Crime in the South’s fast-growing cities has a negative affect on economic development and social and community harmony. In Africa, with one fifth of the world’s population, for example, data is very poor on crime and its victims. The absence of good data means prevention and detection of crime is poor, and resources to fight it can’t be allocated effectively.
Over 900 million people – almost a sixth of the world’s population – now live in urban slums (UN) – high-tension places that offer a fertile environment for crime to flourish. In developing countries 43 per cent of urban dwellers live in slums – and in the least-developed countries the figure is 78 per cent. Keeping these areas safe is a serious challenge, especially when trust in police and local authorities is low. People are often afraid of how police will react to reporting of crime. Many rightly believe they will be asked for a bribe, or that reporting a crime somehow singles them out as a troublemaker.
Harnessing the power of people organizing together offers one way of fighting back against crime, and combating the paralysis of feeling there is nothing that can be done. An initiative in Brazil is turning to the powerful collaborative potential of Web 2.0 to track crime and help to solve it. And for the first time in history, Brazilians can now see in more or less real time what crime there is and where it is happening in their country.
Wikicrimes, the brainchild of Professor Vasco Furtado of the University of Fortaleza’s Knowledge Engineering Research Group, is inspired by the very popular user-contributed encyclopaedia Wikipedia, and germinated in his mind while on an academic sabbatical at Stanford University in California in 2006.
Victims of crime can simply map and report crimes using the website, which uses brightly coloured drawing pins to indicate where a cluster of crimes has taken place. Site users answer a series of questions on suspects and witnesses. Anyone planning a journey can then easily zoom in on the places where they will go, and see the crime profile of that area – and perhaps be more cautious and aware to avoid becoming victims themselves.
Brazil’s crime problem is huge: Films like City of God – where gangs fight deadly battles in the slums or favelas – shows how vicious it is.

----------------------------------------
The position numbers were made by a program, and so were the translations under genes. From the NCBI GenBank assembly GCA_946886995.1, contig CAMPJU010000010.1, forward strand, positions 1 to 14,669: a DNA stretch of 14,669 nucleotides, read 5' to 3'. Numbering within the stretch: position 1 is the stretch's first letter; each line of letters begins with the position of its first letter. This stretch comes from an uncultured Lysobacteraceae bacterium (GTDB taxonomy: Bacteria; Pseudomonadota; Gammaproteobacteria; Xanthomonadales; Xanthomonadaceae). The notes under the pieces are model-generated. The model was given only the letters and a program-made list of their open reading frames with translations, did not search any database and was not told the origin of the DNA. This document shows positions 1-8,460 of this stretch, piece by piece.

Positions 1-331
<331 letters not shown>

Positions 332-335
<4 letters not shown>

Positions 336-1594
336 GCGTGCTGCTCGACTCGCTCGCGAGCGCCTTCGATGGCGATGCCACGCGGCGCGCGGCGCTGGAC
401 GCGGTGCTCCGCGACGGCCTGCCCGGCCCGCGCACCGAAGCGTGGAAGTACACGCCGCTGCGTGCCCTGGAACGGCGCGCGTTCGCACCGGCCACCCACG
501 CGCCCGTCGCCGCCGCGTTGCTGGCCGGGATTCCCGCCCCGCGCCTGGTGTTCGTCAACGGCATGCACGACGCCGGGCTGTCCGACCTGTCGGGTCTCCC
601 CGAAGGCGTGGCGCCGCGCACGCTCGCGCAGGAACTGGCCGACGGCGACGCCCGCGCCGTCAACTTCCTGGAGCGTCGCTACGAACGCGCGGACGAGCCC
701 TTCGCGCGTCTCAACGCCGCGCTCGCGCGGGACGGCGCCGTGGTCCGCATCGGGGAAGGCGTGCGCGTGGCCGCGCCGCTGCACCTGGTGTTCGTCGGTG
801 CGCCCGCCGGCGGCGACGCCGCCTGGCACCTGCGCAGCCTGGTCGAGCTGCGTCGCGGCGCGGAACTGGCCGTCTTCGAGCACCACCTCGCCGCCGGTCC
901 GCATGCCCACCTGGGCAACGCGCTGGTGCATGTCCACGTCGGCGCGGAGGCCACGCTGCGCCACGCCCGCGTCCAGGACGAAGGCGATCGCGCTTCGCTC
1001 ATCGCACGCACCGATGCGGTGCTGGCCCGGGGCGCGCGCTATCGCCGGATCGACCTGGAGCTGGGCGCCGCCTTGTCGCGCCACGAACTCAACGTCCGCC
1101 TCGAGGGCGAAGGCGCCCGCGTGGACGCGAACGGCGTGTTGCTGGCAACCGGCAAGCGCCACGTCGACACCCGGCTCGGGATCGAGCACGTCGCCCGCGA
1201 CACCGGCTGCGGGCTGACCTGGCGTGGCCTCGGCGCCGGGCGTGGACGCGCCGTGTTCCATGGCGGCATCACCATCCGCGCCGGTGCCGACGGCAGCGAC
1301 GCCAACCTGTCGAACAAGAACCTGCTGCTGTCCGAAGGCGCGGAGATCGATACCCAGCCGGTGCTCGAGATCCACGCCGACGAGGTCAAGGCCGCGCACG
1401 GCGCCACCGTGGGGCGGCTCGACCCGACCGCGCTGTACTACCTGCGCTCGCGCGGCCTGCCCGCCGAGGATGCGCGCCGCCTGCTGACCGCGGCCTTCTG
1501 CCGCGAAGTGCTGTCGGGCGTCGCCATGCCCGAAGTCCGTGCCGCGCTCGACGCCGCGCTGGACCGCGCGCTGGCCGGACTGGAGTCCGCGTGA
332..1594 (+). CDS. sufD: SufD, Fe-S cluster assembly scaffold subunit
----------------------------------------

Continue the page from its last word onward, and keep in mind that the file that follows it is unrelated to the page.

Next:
Wikicrimes, whose motto is “Share crime information, Keep safe!”, began development in April 2006, and went ‘live’ with a launch at the end of 2007. Starting with just two employees, it has now grown to a team of 10.
Furtado was frustrated with police hoarding crime statistics in Brazil, and not letting people know where crimes were taking place: he also believes the police, as in many other countries, manipulate statistics for various political purposes. “The traditional mechanism of data-gathering for which police are responsible ends up giving them a monopoly over the handling of information on criminal occurrences,” Furtado said. And that “is not always in keeping with the precept of transparency and public availability of information required by a democratic system.”
Furtado believes transparent crime statistics are vital to a well-functioning democracy.
“We are still facing very big challenges,” he said. “Cultural change is one of them. We don’t have in Brazil the culture of sharing information for benefiting others. People need to realize that when they register a crime they are helping others, and that should be the reason others will act in the same fashion.”
He tried to get the police involved in the project, by contributing data, but with no luck. Brazil’s police argue their monopoly over crime statistics exists for some very serious reasons. “We are very worried about revealing police data which may restrict the work of the police,” Antenor Martins of Rio’s Civil Police Department told the BBC. “Also we don’t want a feeling of insecurity for the people – they don’t deserve that here or anywhere else in the world.”
Many also worry about a crime profile of an area dragging that area down, scaring people away. The police also worry about inaccurate information. “When people walk into a police station, you sign an incident report. If you give information which isn’t true, you have to respond to charges of giving false evidence,” said Martins.
But Furtado believes trust between citizens and the police is so low, it is hurting the fight against crime.
“The police suffer a lack of credibility among the populace which, in turn, contributes toward the low rate of reporting such occurrences: the so-called underreporting effect,” he said. “Research conducted with victims of crime in several Brazilian states has shown that underreporting may, in densely-populated areas, reach up to 50 per cent for certain types of crimes.”